490  perfect matching in general graphs.
491- \ref MaxFractionalMatching Push-relabel algorithm for calculating
492  maximum cardinality fractional matching in general graphs.
493- \ref MaxWeightedFractionalMatching Augmenting path algorithm for calculating
494  maximum weighted fractional matching in general graphs.
495- \ref MaxWeightedPerfectFractionalMatching
496  Augmenting path algorithm for calculating maximum weighted
497  perfect fractional matching in general graphs.
498
499\image html matching.png
500\image latex matching.eps "Min Cost Perfect Matching" width=\textwidth
501*/
502
503/**
504@defgroup graph_properties Connectivity and Other Graph Properties
505@ingroup algs
506\brief Algorithms for discovering the graph properties
507
508This group contains the algorithms for discovering the graph properties
509like connectivity, bipartiteness, euler property, simplicity etc.
510
511\image html connected_components.png
512\image latex connected_components.eps "Connected components" width=\textwidth
513*/
514
515/**
516@defgroup planar Planarity Embedding and Drawing
517@ingroup algs
518\brief Algorithms for planarity checking, embedding and drawing
519
520This group contains the algorithms for planarity checking,
521embedding and drawing.
522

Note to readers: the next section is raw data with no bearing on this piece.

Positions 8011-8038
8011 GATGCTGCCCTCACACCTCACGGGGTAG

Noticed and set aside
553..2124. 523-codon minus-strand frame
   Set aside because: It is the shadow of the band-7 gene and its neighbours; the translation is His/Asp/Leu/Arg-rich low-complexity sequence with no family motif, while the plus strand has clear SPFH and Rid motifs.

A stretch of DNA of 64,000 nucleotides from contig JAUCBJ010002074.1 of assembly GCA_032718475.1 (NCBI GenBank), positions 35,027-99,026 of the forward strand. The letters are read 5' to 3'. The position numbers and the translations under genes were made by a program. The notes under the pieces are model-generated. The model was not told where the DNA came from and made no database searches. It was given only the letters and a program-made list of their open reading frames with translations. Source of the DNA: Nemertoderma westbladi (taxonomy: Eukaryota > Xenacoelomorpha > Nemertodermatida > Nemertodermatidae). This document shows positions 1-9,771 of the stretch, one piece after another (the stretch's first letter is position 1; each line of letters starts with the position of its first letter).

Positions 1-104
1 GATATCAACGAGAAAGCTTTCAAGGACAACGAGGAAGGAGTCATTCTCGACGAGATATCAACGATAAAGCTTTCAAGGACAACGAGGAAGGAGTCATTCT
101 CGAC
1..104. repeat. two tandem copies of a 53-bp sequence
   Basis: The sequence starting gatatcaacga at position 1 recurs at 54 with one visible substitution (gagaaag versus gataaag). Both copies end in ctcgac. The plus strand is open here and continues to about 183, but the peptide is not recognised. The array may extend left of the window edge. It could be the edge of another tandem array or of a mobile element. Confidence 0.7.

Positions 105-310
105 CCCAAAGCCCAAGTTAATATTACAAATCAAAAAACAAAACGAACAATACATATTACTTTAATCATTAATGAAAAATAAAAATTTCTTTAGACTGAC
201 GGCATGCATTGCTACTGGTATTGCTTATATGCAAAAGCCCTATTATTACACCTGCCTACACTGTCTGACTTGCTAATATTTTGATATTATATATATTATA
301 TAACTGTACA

523\image html planar.png
524\image latex planar.eps "Plane graph" width=\textwidth
525*/
526
527/**
528@defgroup auxalg Auxiliary Algorithms
529@ingroup algs
530\brief Auxiliary algorithms implemented in LEMON.
531
532This group contains some algorithms implemented in LEMON
533in order to make it easier to implement complex algorithms.
534*/
535
536/**
537@defgroup gen_opt_group General Optimization Tools
538\brief This group contains some general optimization frameworks
539implemented in LEMON.
540
541This group contains some general optimization frameworks
542implemented in LEMON.
543*/
544
545/**
546@defgroup lp_group LP and MIP Solvers
547@ingroup gen_opt_group
548\brief LP and MIP solver interfaces for LEMON.
549
550This group contains LP and MIP solver interfaces for LEMON.
551Various LP solvers could be used in the same manner with this
552high-level interface.
553
554The currently supported solvers are \ref glpk, \ref clp, \ref cbc,